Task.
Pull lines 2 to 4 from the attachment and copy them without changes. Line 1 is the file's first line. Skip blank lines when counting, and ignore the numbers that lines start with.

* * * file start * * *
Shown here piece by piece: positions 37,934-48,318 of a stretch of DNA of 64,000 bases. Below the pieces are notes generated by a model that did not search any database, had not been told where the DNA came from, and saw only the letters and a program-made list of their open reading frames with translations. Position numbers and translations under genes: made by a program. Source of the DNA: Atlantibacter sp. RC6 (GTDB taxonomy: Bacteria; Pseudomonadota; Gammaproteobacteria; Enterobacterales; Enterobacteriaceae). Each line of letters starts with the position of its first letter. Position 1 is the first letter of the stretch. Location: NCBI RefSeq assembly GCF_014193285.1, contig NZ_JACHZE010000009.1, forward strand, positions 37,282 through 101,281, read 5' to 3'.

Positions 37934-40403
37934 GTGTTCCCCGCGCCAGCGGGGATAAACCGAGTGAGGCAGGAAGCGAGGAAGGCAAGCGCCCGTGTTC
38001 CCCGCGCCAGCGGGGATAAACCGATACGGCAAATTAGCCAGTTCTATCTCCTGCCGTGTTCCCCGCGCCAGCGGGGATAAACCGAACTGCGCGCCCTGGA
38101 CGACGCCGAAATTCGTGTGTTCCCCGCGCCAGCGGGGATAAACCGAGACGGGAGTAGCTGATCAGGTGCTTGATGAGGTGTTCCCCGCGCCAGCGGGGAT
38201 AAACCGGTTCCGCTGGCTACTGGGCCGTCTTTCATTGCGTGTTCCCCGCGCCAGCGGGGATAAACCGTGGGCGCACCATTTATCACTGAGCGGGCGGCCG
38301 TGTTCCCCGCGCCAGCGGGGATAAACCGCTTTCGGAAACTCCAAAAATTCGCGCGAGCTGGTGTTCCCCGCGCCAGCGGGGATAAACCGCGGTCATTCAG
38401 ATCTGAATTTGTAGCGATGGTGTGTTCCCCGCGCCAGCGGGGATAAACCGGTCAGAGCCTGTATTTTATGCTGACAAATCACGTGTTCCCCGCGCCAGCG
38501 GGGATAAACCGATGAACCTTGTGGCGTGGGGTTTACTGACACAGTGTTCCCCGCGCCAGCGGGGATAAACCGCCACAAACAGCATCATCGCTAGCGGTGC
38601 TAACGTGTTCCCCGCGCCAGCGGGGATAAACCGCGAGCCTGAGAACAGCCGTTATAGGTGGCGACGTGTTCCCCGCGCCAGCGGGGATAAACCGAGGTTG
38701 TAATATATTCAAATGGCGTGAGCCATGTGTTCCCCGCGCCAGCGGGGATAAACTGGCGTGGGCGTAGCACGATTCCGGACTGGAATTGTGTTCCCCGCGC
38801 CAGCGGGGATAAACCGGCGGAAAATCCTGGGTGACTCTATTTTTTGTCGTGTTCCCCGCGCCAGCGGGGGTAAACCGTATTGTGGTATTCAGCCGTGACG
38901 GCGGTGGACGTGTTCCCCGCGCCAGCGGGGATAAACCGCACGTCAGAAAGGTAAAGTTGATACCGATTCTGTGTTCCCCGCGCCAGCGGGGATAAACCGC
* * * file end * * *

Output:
Positions 37934-40403
37934 GTGTTCCCCGCGCCAGCGGGGATAAACCGAGTGAGGCAGGAAGCGAGGAAGGCAAGCGCCCGTGTTC
38001 CCCGCGCCAGCGGGGATAAACCGATACGGCAAATTAGCCAGTTCTATCTCCTGCCGTGTTCCCCGCGCCAGCGGGGATAAACCGAACTGCGCGCCCTGGA